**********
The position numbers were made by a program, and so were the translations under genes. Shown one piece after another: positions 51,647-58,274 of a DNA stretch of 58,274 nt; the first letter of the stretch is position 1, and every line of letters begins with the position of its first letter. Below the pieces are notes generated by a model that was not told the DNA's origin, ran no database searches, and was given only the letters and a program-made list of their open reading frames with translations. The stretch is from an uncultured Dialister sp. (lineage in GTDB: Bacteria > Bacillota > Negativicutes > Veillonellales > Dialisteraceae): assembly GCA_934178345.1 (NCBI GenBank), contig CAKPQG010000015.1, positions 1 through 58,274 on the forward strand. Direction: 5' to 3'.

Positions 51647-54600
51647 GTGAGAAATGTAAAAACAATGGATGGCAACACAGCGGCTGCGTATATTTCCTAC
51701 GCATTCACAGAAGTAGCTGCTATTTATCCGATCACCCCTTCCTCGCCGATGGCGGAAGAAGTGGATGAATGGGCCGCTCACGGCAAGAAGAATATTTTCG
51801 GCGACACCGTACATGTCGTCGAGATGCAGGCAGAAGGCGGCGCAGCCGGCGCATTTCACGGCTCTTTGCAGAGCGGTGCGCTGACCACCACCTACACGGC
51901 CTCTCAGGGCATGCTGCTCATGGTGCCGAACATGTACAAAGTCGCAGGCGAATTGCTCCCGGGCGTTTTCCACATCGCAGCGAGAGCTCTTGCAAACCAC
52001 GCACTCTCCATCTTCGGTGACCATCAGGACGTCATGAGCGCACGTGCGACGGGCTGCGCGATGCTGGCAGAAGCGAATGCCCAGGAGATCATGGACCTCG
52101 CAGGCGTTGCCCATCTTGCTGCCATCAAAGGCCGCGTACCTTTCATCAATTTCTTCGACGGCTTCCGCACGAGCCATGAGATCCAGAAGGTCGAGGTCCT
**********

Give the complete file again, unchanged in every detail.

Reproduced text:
The position numbers were made by a program, and so were the translations under genes. Shown one piece after another: positions 51,647-58,274 of a DNA stretch of 58,274 nt; the first letter of the stretch is position 1, and every line of letters begins with the position of its first letter. Below the pieces are notes generated by a model that was not told the DNA's origin, ran no database searches, and was given only the letters and a program-made list of their open reading frames with translations. The stretch is from an uncultured Dialister sp. (lineage in GTDB: Bacteria > Bacillota > Negativicutes > Veillonellales > Dialisteraceae): assembly GCA_934178345.1 (NCBI GenBank), contig CAKPQG010000015.1, positions 1 through 58,274 on the forward strand. Direction: 5' to 3'.

Positions 51647-54600
51647 GTGAGAAATGTAAAAACAATGGATGGCAACACAGCGGCTGCGTATATTTCCTAC
51701 GCATTCACAGAAGTAGCTGCTATTTATCCGATCACCCCTTCCTCGCCGATGGCGGAAGAAGTGGATGAATGGGCCGCTCACGGCAAGAAGAATATTTTCG
51801 GCGACACCGTACATGTCGTCGAGATGCAGGCAGAAGGCGGCGCAGCCGGCGCATTTCACGGCTCTTTGCAGAGCGGTGCGCTGACCACCACCTACACGGC
51901 CTCTCAGGGCATGCTGCTCATGGTGCCGAACATGTACAAAGTCGCAGGCGAATTGCTCCCGGGCGTTTTCCACATCGCAGCGAGAGCTCTTGCAAACCAC
52001 GCACTCTCCATCTTCGGTGACCATCAGGACGTCATGAGCGCACGTGCGACGGGCTGCGCGATGCTGGCAGAAGCGAATGCCCAGGAGATCATGGACCTCG
52101 CAGGCGTTGCCCATCTTGCTGCCATCAAAGGCCGCGTACCTTTCATCAATTTCTTCGACGGCTTCCGCACGAGCCATGAGATCCAGAAGGTCGAGGTCCT